IPI International Potash Institute
IPI International Potash Institute

Editorial: e-ifc No. 10, December 2006

Editorial

Dear Readers,

Nutrient management of Rice is the scope of this edition of e-ifc No. 10. Grown on some 153 million ha it provides food for millions of consumers as well as income and livelihoods to a myriad of farmers, most of them living in Asia. It is a story of success: Starting with a yield of 1.9 t/ha in 1961, it reached 2.7 t/ha in 1980 and these days can reach yields of 4 t/ha, demonstrating an increase in yield of almost one tonne every twenty years.

Omission plot: The way to demonstrate response of a specific nutrient.
Omission plot: The way to demonstrate response of a specific nutrient.

Without these yield increases the paddy area would have to be double of its present size to achieve the current output of nearly 600 million tonnes. In other words, increasing yields contributed substantially to safeguard of both the natural resources land and water.

I am extremely pleased to have received from scientists of the International Rice Research Institute, IRRI and from our regional office in Singapore a range of articles covering in eight chapters (see the Research findings of this edition) the following topics: (I) rice production and food supply in Asia, (II) concept and evaluation of ecological intensification of rice, (III) principles of site specific nutrient management (SSNM), (IV) practical fertilization recommendations for rice, (V) the need for potassium in fertilization of rice, (VI) description of a nutrient support system (NuDSS) for irrigated rice, (VII) a look at farmers' role in developing new fertilization strategies and finally (VIII), a description of the implications of nutrient requirements in rice towards 2020.

IPI started supporting research at IRRI on nutrient management in rice in 1998. In 2001, the 'RTOP' workgroup was established at IRRI with funds received from the Swiss Agency for Development and Cooperation (SDC), the International Fertilizer Association (IFA), the Potash and Phosphate Institute (PPI-PPIC) and the International Potash Institute (IPI). Later on, four workgroups dealing with nutrients, water, weeds and post harvest formed the International Rice Research Consortium (IRRC). This long term global commitment is an excellent example of a fruitful, long term partnership in research and extension, between donors, research and industry. IPI is striving for similar cooperation in the future with more crops in other regions.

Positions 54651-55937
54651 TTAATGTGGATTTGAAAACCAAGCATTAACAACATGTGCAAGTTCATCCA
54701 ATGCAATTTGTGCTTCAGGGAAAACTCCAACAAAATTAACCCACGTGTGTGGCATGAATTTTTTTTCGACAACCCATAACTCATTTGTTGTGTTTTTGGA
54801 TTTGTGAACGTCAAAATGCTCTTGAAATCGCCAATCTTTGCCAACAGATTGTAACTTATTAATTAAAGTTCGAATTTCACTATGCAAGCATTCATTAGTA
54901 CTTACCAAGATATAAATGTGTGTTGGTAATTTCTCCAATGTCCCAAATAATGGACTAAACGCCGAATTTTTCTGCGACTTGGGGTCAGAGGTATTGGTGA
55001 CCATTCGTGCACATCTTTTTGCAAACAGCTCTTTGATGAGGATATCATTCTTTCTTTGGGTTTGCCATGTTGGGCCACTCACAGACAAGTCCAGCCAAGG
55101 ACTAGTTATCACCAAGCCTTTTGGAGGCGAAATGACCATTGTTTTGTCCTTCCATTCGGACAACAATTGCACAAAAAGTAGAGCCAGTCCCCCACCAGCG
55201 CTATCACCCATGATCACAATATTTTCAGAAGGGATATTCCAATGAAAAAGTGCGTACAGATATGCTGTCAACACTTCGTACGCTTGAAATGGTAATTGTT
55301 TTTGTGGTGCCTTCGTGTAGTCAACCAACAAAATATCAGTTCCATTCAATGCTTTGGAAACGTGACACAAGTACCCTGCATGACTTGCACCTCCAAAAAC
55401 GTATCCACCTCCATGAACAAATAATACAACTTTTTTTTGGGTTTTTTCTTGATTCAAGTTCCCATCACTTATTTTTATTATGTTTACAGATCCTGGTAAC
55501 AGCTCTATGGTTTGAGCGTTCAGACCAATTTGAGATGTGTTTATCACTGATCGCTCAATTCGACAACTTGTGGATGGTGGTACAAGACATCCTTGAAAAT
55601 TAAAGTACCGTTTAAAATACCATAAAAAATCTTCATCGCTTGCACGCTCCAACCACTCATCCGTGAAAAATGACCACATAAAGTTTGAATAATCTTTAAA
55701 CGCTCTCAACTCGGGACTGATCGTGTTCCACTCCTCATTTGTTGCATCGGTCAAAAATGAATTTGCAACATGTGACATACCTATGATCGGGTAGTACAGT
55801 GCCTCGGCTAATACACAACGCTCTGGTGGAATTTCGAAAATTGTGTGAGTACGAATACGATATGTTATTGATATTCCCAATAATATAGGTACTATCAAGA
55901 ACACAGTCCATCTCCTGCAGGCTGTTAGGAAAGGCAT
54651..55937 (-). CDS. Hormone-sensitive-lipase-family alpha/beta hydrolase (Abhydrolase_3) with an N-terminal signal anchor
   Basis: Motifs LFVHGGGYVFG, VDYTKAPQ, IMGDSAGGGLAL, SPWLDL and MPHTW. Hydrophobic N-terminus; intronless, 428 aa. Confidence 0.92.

Countries in Asia with IPI projects mapped
Countries in Asia with IPI projects mapped

Special thanks are due to Dr. Roland Buresh, senior soil scientist at IRRI and Dr. Christian Witt, Director of the South East Asia Program (SEAP), PPI-PPIC and IPI for their contribution to the 'Research Findings' section in this edition of e-ifc.

The other sections of this e-ifc edition include new publications, events and more.

178 years ago, Carl Sprengel (1787-1859) conducted basic and high impact research on soil fertility and plant nutrition, which led to the formation of the theory of the 'Law of Minimum'. Today, this basic theory guides us to continue research for even more efficient and sustainable plant nutrition. As 2006 is closing, we look to the future and wish our readers a happy, prosperous, fruitful year in 2007.

Hillel Magen
Director